In 1985, the average American had three people in whom to confide matters that were important to them, says a study in today's American Sociological Review. In 2004, that number dropped to two, and one in four had no close confidants at all....I'm surprised the number who confide only in family is so high, but then why is the number who confide only in their spouse so low? I guess that 80% who confide only in family confide in more than one person, often including a spouse. You can't tell from those statistics what percent of individuals don't confide in their spouses or who confide in only one family member other than a spouse. What percent of Americans confide only in their mothers? More than 9%?
The study finds fewer contacts are from clubs and neighbors; people are relying more on family, a phenomenon documented in the 2000 book Bowling Alone by Robert Putnam, a Harvard public policy professor.
The percentage of people who confide only in family increased from 57% to 80%, and the number who depend totally on a spouse is up from 5% to 9%, the study found.
Why people have fewer close friends is unclear, Putnam says. "This is a mystery like Murder on the Orient Express, in which there are multiple culprits."Yes, what about those blogger characters who confide in the whole world? That's not me. But I'm just saying...
The chief suspects: More people live in the suburbs and spend more time at work, Putnam says, leaving less time to socialize or join groups.
Also, people have more entertainment tools such as TV, iPods and computers, so they can stay home and tune out.
A question I have about the statistics -- and I've only read the news report, not the underlying scholarly article -- is whether the idea of what it means to confide in or rely on someone has changed over time. "The study is based on surveys of 1,531 people in 1985 and 1,467 in 2004," and I'm sure that basically the same questions were asked. But people may think about the questions differently now than they did then. And what it means to be close to other people may have changed. For example, you might be more likely to have someone to talk to about your sex life but less likely to have someone to take you to the doctor. Maybe we've come to accept more professional help for certain kind of problems that we used to rely on friends to help us with.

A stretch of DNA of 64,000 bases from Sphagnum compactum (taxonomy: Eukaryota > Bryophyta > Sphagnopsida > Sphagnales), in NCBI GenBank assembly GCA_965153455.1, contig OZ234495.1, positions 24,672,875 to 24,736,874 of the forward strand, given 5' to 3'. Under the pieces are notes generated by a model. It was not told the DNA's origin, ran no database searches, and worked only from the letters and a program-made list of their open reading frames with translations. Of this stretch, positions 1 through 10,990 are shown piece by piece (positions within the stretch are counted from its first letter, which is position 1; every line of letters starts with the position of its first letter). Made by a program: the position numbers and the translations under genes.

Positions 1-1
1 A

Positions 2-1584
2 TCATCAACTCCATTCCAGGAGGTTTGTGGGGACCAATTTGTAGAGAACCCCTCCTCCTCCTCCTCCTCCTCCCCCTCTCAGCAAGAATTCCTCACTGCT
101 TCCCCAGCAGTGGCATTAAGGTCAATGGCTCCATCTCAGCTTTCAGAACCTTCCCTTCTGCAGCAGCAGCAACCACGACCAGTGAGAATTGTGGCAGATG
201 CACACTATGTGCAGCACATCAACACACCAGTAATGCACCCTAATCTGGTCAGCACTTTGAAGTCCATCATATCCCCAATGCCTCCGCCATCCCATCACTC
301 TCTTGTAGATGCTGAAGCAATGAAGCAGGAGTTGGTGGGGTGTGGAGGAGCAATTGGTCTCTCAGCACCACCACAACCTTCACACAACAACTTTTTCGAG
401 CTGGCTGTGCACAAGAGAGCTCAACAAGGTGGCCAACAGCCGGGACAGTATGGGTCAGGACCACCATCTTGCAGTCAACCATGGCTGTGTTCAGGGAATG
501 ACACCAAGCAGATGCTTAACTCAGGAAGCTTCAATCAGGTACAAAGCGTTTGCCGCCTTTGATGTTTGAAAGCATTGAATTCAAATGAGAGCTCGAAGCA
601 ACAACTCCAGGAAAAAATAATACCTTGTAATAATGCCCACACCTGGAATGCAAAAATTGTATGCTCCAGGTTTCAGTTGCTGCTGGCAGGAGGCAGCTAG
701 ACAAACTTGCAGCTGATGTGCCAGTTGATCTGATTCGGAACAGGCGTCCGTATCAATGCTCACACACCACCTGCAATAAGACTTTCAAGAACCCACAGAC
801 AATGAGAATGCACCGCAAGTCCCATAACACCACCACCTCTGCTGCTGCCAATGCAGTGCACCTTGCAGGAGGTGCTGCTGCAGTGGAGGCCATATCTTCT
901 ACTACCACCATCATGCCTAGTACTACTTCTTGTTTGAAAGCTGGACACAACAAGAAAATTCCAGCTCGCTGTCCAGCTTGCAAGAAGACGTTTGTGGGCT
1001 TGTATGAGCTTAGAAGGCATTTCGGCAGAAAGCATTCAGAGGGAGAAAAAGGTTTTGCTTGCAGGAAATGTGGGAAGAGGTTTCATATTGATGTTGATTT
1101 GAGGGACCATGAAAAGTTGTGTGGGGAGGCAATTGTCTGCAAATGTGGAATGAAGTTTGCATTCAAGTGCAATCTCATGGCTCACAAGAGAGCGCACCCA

1985, the year of the original survey, was also the year that "Dionne and Friends" had a big hit with the song "That's What Friends Are For." The recording was made to benefit the American Foundation for AIDS Research, and that expressed the notion that "What Friends Are For" is to help you when you're sick and you need comforting and -- let's be frank -- money. But what friends are for is open to question and redefinition. It would be a different sort of study that examined what it means to have friends. You might feel that you have several friends that you can talk to about your deep feelings and aspirations but still think there is no way you'd ever ask them for money or to do your errands when you're in the hospital. That's what family are for.